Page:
Policing and the Power of Mindfulness
Police, paramedics, and firefighters—they work in high-stress situations that can have damaging consequences for their health and decision-making. A new study shows that patterns of cortisol—the hormone that regulates the body’s stress response—among police officers suggests how chronic and acute stress and trauma make them far more susceptible to cardio-vascular disease.
Along with the physical effects, the psychological and emotional abilities to make sound decisions under pressure can be compromised as well.
Drucker School of Management Associate Professor of Practice Jeremy Hunter has teamed with Richard Goerling, a detective lieutenant and founder of the Mindful Badge Initiative, to give public safety leaders training in contemplative practices to help them in their leadership roles and decision-making, especially in the midst of an intense crisis.
“Most leaders rarely consider the ‘inner game’ they play and how it translates to outer action and effectiveness,” explains Hunter, who is also founding director of the Executive Mind Leadership Institute.
Recently, Hunter and Goerling launched a program with an all-day workshop—attended by police officers and chiefs from several Southland cities—at CGU DTLA, the university’s classroom space in The Reef building in downtown Los Angeles.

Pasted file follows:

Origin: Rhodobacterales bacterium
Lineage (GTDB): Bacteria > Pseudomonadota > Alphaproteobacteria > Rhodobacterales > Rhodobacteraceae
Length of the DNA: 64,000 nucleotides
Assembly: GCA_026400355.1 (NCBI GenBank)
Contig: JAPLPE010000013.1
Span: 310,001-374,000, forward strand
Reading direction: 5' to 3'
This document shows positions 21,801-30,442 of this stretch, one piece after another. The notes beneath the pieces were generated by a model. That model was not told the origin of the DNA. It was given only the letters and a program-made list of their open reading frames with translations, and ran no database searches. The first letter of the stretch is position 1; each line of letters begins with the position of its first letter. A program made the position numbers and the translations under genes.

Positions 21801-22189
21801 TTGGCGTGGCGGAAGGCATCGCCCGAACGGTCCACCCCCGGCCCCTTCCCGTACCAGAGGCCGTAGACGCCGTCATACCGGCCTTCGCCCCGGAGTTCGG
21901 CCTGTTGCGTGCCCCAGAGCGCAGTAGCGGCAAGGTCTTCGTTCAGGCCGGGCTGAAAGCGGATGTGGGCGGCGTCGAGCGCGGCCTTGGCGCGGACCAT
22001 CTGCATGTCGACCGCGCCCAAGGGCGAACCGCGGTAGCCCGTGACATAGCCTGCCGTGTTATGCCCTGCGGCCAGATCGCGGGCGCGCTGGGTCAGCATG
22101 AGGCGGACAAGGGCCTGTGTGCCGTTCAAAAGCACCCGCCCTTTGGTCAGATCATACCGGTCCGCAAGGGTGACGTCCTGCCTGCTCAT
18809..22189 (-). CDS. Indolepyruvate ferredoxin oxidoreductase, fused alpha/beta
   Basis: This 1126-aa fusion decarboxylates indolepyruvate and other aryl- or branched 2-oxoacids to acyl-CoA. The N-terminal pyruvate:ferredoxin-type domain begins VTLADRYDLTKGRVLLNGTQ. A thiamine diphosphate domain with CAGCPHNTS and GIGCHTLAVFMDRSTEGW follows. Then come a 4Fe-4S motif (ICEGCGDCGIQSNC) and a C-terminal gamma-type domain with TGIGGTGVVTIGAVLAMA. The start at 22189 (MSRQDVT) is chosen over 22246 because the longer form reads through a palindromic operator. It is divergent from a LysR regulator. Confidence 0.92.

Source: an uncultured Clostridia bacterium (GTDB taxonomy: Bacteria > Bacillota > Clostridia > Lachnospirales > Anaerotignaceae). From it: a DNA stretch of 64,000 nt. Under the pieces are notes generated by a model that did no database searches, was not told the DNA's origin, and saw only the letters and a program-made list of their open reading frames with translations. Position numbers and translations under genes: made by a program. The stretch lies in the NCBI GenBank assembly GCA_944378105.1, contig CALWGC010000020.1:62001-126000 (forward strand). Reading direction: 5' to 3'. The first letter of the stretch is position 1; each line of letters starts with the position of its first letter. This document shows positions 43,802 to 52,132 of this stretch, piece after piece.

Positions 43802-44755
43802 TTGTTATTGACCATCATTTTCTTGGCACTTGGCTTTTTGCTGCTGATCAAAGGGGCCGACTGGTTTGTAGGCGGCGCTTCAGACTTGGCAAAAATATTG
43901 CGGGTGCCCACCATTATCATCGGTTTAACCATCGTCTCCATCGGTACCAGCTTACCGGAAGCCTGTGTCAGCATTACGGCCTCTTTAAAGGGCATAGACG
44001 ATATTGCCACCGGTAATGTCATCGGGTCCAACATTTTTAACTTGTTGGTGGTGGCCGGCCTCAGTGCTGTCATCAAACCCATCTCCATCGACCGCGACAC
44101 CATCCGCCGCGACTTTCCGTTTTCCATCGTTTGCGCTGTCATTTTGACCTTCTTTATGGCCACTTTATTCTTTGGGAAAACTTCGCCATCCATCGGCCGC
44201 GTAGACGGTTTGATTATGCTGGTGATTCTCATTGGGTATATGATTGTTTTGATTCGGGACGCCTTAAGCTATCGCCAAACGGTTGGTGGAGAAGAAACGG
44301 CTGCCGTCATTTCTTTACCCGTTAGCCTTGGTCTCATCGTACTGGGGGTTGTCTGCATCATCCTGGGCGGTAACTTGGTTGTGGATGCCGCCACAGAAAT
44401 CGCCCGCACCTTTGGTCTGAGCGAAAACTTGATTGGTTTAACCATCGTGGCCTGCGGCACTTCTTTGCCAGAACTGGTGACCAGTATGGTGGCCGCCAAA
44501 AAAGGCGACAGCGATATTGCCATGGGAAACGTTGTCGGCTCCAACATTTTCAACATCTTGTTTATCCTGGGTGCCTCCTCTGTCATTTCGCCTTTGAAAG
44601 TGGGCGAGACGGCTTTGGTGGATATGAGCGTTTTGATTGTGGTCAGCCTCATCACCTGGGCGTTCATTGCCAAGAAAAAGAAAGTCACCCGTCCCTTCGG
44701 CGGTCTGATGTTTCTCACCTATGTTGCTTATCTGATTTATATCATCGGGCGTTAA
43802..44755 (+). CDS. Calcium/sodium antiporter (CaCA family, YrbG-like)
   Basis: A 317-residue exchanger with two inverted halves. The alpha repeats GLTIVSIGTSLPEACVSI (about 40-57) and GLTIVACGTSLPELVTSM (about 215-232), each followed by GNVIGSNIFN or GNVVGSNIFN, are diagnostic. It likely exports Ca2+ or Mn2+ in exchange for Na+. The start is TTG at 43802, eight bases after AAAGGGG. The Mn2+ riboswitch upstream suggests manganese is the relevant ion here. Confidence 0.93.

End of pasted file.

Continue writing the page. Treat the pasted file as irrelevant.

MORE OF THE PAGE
“The mind and body are intertwined in human performance in an operational landscape such as policing,” Goerling explained. “The body follows the mind and vice versa. Stress and trauma have significant, cognitive deleterious impact.”
Together, they are teaching public safety leaders how to introduce awareness practices into their daily experiences as a means of cultivating compassion, expanding capacity for sense making and decision making, and enhancing resilience in the midst of difficult situations.
The inaugural event was a success, said Hunter and Goerling. A two-day workshop is scheduled for February 2018 to address this need in law enforcement.